Frequent traveler Peter Juhren was so flustered by the controls of the Lincoln MKX rental car he picked up in September at the Calgary airport in Canada that he wanted to return the car almost as soon as he got it.
"By the time I reached the hotel, all I wanted to do was return the vehicle for a standard old run-of-the-mill Chevy Impala that I could at least control," says Juhren of Salem, Ore., who works in the tower crane sales and rental business.
Juhren is among many savvy travelers who complain about the confusion, frustration and time lost trying to figure out how to operate their rental vehicles.
Controls and functions vary among models. Reaching for the glove box can also be a futile exercise for renters because operating manuals are often missing.
Nothing's simple • After getting inside the Lincoln he rented from National Car Rental in Calgary, Juhren says it took several minutes to figure out how to turn the radio off. It was "another search and destroy mission" to set the climate control, he says.
After driving for 15 minutes toward the hotel, he pulled over to figure out how to adjust the touch-screen lighting on the dashboard because it was very dim.
"By now," he says, "the inside of the car was 85 degrees, and it was all I could do to just turn off the climate control and forget it's only 2 degrees outside."
Juhren implores carmakers to simplify controls. He blames them, not auto rental companies, for his frustration.
"They must offer a variety of vehicles and classes and are at the mercy of the manufacturers," he says. "It's not feasible for them to offer an orientation for each vehicle."
Laura Bryant, a spokeswoman for Enterprise Holdings' three brands National, Alamo Rent A Car and Enterprise Rent-A-Car says National and Alamo work "to accommodate time-sensitive customers" and don't have employees go over car controls unless questions arise.
Enterprise Holdings' car rental customers also can use smartphones to scan QR codes on key tags to launch an OnRamp Concierge site. She says it has information about features for most vehicles in the company's fleets, though it's not as detailed as owners manuals.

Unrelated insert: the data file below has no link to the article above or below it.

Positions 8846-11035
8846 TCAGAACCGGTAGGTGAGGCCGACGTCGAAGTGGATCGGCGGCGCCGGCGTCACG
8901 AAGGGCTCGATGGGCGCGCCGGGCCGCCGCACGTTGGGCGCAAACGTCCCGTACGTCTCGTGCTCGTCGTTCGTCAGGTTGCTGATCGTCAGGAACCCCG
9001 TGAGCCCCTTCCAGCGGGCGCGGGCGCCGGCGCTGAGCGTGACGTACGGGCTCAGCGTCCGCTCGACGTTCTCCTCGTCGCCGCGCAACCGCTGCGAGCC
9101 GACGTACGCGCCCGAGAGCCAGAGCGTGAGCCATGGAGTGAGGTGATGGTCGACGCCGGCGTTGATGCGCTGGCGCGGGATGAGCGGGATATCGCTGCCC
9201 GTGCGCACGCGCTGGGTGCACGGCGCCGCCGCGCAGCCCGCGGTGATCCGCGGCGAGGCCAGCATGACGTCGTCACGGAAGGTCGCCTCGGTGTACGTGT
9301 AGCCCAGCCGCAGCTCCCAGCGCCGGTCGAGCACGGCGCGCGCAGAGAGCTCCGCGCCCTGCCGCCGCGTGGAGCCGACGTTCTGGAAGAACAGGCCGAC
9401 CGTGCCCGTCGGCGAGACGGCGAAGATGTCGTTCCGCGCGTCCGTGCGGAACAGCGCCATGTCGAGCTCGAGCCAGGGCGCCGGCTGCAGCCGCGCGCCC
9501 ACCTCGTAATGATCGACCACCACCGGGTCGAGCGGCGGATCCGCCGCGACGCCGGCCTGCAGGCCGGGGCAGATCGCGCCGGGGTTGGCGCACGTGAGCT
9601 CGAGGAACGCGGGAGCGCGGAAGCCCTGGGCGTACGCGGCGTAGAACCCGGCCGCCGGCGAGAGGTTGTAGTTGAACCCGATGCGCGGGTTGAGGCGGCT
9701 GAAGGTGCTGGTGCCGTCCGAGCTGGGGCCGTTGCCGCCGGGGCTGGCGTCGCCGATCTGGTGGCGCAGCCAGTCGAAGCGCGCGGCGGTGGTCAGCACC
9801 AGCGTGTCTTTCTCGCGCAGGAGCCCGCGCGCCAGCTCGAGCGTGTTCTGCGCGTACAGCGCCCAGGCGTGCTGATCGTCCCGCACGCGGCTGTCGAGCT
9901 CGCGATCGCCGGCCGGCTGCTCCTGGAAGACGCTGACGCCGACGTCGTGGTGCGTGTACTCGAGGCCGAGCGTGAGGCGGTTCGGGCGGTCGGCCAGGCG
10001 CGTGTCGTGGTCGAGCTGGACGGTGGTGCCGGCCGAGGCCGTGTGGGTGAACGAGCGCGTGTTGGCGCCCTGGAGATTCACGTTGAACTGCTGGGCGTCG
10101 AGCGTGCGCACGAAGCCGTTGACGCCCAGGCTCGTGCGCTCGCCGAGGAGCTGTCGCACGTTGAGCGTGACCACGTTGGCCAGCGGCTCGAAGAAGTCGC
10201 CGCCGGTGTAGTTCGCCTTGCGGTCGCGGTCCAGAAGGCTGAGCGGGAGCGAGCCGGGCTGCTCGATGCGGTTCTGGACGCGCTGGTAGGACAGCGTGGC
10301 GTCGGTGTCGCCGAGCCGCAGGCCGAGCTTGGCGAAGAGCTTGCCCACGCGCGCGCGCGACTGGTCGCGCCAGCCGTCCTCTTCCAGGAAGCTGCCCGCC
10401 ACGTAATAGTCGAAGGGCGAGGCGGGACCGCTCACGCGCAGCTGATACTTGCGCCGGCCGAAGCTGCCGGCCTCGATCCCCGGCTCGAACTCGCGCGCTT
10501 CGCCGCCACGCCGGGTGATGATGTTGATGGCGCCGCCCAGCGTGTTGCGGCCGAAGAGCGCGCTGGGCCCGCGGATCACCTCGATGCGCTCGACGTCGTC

Enterprise Holdings' policy is to have an owners manual in the trunk of each car. But, she says, "Renters sometimes borrow them and forget to return them."
Spotty manuals • Hertz says it has an owners manual in every vehicle. Hertz spokeswoman Paula Rivera says the company "prides itself on ensuring its customer-service employees have the tools available to address any vehicle operating questions."
Hertz also has vehicle guides available to employees on its internal website to educate them, Rivera says.
Avis Budget Group spokeswoman Alice Pereira declined to comment whether the two brands have owners manuals in cars. But in a written statement, Pereira says customer safety is very important.
"We strongly encourage renters to familiarize themselves with their vehicle before leaving the lot," she said. "This includes adjusting the seat and mirrors; knowing where and how to operate the headlights, windshield wipers, window controls, door locks, gas tank access and climate controls."
Avis and Budget agents will assist if customers have questions, she says.
"There is no time limit on how long a customer may sit in the car before deciding to leave," says Dollar Thrifty spokeswoman Anna Bootenhoff. "Customers are encouraged to take as much time as needed before driving off to become familiar with the vehicle."
Dollar and Thrifty employees are available to assist at many rental lots and all exit booths, she says. Renters can also call roadside assistance or customer-service agents.
Button, button? • Frequent traveler Steve Miller, a professional speaker who lives in Federal Way, Wash., needed assistance after renting a Ford Fusion from National at the Phoenix airport in April.
Miller says he asked his wife, Kay, to turn on the air conditioning while he inspected the outside of the car. When he got inside, he says, "the air is going full blast, but now the hazard lights are blinking. Somehow my wife turned them on accidentally."
They looked for the hazard button for about 15 minutes, he says. The car had a manual, but it said only that the button was on the instrument panel, and they still couldn't find it.
"We finally asked one of the National employees to help," Miller says. "He couldn't find it either, until he turned his flashlight on. The button was located high up on the panel in between two air vents. Even he was surprised how hard it was to find."